Frozen Cache Transcript

The Kitchen

    [AB completely cleans out his freezer] Welcome to your freezer. Bet you've never seen it from quite this perspective. You know, if it looks a little ramshackle, it may be because millions of Americans—including, perhaps, yourself—treat it like a trash can tossing in bits and pieces of leftover this and surplus that, which disappear into the darkness and are eventually forgotten, like all those crates at the end of "The Raiders of the Lost Ark." It's a shame, too, because this is probably the most potent food preservation device ever devised. And the items placed herein can, with proper prep and packaging, rank with the very best ...

["Good Eats" theme plays]

The Kitchen

    The practice of preserving food by way of freezing is, well, at least 3,000 years old. I mean, we know that the Chinese were stashing food in ice caves back in 1000 B.C. The Greeks and the Romans stored snow in straw-lined holes in the ground. Though in those climates, refrigeration was probably the best that they could manage. The Egyptians and the Indians dabbled with cooling systems based on evaporation. In 1864, Ferdinand Carré patented an ammonia compression freezer in France. But the real big breakthrough came in 1930, when a fur trader and biologist named Clarence Birdseye started using brine-chilled metal plates to freeze blocks of cooked vegetables.
    Freezing got a huge shot in the frosty arm during World War II, when Japanese forces took over much of the world's tin supply sending the price of cans through the roof and the U.S. Government skittering around looking for ways to feed the troops. As Napoleon said, "Armies march on their stomachs." Pretty soon, frozen foods were being designed for consumption on airplanes, tanks, even submarines. Post-war innovations, like the TV dinner, promised to free housewives forever from the drudgery of the kitchen. The problem was, most of the preparations were positively pukey.
    If we are to produce quality frozen foods in the home environment, we most grapple with several physical foes. The first is found in the food itself. The universal ingredient: water. [AB pours a pitcher of water onto the floor, but as the camera cuts to the floor, the water has turned into blue plastic soldier] Now just pretend that all those little blue guys are water molecules, okay? Now when they're in liquid form, they mill around, making and breaking random bonds with each other. But if we remove the heat, that is, if we chill them, they slow down, and eventually they line up like the good little soldiers that they are. We call this process "crystallization". Now if the temperature drops quickly, small crystals result. But if we drop the temperature very, very slowly, we get big, gigantic crystals. What's the effect on food? Let's find out.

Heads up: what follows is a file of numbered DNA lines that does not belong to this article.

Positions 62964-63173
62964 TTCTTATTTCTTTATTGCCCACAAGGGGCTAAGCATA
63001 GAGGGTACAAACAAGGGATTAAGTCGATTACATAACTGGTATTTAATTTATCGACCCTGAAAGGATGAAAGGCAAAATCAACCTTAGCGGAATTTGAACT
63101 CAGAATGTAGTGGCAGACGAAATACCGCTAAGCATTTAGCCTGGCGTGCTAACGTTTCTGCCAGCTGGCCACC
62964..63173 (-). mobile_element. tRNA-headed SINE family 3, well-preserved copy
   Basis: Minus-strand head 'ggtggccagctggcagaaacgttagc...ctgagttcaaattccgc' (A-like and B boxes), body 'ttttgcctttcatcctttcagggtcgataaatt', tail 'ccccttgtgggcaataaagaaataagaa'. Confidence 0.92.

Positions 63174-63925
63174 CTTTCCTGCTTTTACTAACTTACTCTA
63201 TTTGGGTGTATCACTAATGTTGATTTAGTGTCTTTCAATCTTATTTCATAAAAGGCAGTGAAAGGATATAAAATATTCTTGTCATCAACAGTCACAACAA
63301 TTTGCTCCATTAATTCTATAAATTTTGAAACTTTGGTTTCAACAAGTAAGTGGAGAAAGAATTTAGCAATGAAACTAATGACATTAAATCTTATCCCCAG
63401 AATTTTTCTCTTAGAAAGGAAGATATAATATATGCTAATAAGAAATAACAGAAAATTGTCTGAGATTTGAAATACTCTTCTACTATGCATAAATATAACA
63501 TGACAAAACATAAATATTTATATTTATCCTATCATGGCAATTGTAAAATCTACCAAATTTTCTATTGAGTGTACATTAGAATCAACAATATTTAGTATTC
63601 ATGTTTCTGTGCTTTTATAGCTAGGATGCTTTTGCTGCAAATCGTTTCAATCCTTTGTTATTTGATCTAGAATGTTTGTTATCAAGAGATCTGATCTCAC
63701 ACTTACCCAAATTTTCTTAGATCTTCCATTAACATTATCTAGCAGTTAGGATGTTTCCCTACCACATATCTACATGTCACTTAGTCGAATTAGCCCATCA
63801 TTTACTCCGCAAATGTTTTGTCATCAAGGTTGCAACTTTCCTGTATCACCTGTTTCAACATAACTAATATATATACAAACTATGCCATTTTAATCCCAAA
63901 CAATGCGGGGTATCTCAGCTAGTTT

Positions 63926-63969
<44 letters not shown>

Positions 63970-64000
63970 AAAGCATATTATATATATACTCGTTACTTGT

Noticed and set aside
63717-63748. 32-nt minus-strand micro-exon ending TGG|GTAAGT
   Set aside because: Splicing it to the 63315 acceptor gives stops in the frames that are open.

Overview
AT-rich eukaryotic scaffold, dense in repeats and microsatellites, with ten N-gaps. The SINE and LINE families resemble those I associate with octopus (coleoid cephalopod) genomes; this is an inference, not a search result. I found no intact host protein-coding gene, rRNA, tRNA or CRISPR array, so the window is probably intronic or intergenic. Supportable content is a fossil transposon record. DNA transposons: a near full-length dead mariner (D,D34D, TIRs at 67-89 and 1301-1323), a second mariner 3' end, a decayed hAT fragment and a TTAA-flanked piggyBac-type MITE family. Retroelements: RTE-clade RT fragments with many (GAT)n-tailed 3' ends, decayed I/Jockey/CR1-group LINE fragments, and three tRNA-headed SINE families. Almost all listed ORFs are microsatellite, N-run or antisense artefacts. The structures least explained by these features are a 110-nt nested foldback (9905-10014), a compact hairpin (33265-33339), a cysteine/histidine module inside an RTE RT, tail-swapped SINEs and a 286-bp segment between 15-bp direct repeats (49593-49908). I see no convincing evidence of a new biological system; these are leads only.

[at the table] Consider this beef strip steak, which has spent the last eight hours in the freezer. Deep inside, we can see a great deal of the meat's moisture has become bound up in crystals.

Inside The Beef Strip Steak

GUEST: Bacterium

    Now that means that any present bacteria are going to have a devil of a time finding the moisture they require to live, breed, survive. Since they themselves contain a considerable dose of H2O, freezing halts bacterial activity altogether, though some of the little beasties can survive to decompose another day.

BACTERIUM: [walks around and begins to chew on a meat molecule, but turns to ice as the meat freezes]

The Kitchen

    While it is in this frozen state, the meat will remain unspoiled for years. But there's a problem. You see, home freezers work very slowly. That means that as those little H2Os start to line up inside, they'll create huge, sharp, jagged crystals that will rise up, slicing and dicing their way through cell walls, muscle fibers, and pretty much anything else that gets in the way.

    Now while frozen, you won't notice this damage. But when it comes time to thaw, all of those perforated cells will start to leak out moisture all over the place. It's called drip loss and it's not a sign of good eats.

Leftovers like lasagna, should be cut into single
portions before wrapping and freezing.

    One good way to prevent drip loss is to freeze the target food very, very quickly to a very, very low temperature. So that instead of creating huge, jagged, nasty ice crystals, you get very, very tiny little ice crystals.
    Now big commercial freezing operations sometimes use massive blast chillers to move heat away from the food with frigid winds. There are other ways of doing it, however. If the food in question is small and relatively uniform—say, like a pea—then they float the food in liquid nitrogen, which just so happens to boil at 320.5 degrees below zero. Hah hah hah hah hah hah. [demonstrates] Now them's some frozen peas.
    All right. I admit most of us don't have blast chillers in our garages or Dewars of liquid nitrogen hanging around the kitchen. Well, I do, but I'm kind of strange that way. It doesn't mean that we can't effectively freeze foods in our relatively warm home freezers. We just have to have some strategies.
    Now let's say for a second that your butcher went insane and decided to sell you an entire beef strip loin subprimal at $2 a pound. Now you would be a fool not to take it. But you can't eat it all at one time. The strategy, of course, freeze it. But here's the thing. We want to increase the surface-to-mass ratio so that the freezing will happen as quickly as possible. Of course, that means steaks.